There has been growing scientific evidence that yoga can improve overall health, cognitive ability and overcome common mental problems. According to Jonathan Greenberg, PhD at Massachusetts General Hospital and Harvard Medical School, practising yoga can help you with eating disorders, depression, anxiety and insomnia.
There has been growing scientific evidence that yoga can improve overall health, cognitive ability and overcome common mental problems. According to Jonathan Greenberg, PhD at Massachusetts General Hospital and Harvard Medical School, practising yoga can help you with eating disorders, depression, anxiety and insomnia. The key to it is – self-control.
More interestingly, Greenberg finds that individuals who have been practising yoga every week, reveal a ‘sense of well-being and self-control,’ which is the key to so many areas. Not surprisingly, one of them is gambling.
Yoga, the 3,000-Year Art Bringing Your ‘A’ Game On
Yoga goes back at least 3,000 years, and while the west has first perceived it with mistrust and even ridicule, there has been piling evidence to suggest that the beneficial effects of this form of meditation are too great to dismiss simply.
A study by the National Institutes of Health as a form of Complementary and Alternative Medicine, yoga pleases a specific emphasis on developing key physical and mental attributes, such as “strength, stability, stamina, concentration and body alignment.” Those, the study claims are interconnected as your body can influence your thought processes and vice versa.
A further meta-analysis in 2016 carried out by Stefan G. Hofmann established that yoga could dissipate the symptoms of anxiety both before and after practice. The real question is, how does this translate into better performance when playing at a casino?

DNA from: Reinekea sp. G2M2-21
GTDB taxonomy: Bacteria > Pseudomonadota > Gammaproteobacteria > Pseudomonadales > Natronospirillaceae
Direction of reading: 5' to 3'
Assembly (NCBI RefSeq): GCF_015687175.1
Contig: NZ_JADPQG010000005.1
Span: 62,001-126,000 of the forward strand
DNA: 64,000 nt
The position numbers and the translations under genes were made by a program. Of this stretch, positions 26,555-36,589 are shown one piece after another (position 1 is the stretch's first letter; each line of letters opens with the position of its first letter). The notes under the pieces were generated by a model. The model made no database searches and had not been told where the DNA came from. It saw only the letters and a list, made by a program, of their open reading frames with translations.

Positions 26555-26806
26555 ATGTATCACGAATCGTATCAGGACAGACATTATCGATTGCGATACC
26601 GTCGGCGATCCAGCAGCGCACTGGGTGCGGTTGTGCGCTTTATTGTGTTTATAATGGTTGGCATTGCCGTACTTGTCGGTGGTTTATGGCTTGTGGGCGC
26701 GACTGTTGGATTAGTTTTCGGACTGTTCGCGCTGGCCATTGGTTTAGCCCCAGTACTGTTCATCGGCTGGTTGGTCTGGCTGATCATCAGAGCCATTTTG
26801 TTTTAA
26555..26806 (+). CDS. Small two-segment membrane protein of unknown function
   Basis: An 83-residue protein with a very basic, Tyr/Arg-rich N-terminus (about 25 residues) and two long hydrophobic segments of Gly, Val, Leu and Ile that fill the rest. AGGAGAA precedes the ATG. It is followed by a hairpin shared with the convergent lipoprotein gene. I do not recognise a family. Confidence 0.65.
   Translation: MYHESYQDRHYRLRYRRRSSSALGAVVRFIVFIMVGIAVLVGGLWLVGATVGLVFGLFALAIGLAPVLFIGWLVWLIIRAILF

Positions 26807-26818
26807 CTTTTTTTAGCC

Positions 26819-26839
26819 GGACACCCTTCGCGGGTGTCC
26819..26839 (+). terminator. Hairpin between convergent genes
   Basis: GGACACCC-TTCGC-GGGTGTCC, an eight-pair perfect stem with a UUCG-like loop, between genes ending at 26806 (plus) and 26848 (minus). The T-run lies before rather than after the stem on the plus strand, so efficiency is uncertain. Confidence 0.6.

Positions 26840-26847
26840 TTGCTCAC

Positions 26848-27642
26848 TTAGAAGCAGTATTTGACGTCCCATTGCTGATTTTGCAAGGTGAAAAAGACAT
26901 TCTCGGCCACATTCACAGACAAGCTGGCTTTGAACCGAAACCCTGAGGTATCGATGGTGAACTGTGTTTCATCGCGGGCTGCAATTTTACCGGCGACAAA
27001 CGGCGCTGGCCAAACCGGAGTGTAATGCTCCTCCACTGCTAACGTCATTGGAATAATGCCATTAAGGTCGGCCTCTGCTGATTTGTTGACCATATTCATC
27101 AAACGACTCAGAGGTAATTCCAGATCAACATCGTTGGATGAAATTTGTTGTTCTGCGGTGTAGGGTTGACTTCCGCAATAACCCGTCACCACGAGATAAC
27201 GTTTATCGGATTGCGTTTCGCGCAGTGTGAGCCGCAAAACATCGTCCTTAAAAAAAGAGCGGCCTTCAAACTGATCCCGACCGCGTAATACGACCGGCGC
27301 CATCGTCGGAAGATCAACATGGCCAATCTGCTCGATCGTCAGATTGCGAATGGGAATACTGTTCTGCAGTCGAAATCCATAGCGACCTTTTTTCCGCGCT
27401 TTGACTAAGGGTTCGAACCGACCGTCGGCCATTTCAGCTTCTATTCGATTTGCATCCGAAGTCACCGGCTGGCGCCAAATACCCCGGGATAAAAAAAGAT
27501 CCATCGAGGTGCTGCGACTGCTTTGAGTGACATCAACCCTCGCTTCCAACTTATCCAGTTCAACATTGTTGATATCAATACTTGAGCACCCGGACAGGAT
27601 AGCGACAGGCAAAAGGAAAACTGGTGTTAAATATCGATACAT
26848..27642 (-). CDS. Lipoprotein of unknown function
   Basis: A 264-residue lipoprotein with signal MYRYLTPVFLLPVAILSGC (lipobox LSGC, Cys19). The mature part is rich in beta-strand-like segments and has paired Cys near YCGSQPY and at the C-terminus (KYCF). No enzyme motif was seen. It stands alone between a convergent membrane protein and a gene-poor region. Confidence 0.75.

Your Poker Face and Yoga
You have a tell,’ is perhaps the most soul-crushing taunt a player can hear at the poker table. Gambling, like many other activities in life, is a combination of skill, prescience, just the right amount of luck and the ability to self-control.
Some people are inclined to show anxiety and suffer physical symptoms of seemingly mental disease. According to Harvard Medical School, however, practising yoga can modulate the stress response and help you completely mask the symptoms.
Based on research conducted at the University of Utah, yoga can reduce how sensitive an individual is to stress. And while researching the mental effects of yoga on the body, the scientists stumbled upon something different – physical pain depends on how prone to stress an individual is. The more anxious a person, the more inclined to the pain they are, the study showed.
By mastering yoga for the purposes of self-control, however, you can start tackling the problem at a fundamental level and thus never need to cover symptoms in the first place.
Yoga and the Chemical Balance in Your Brain
Participants in gambling activities usually have their brain chemistry altered by specifically changing the balance of amygdala and the mPFC. These two hormones Professor Joseph Kable, of the University of Pennsylvania, argues are responsible for how individuals perceive risk specifically related to the possibility of obtaining a greater financial return.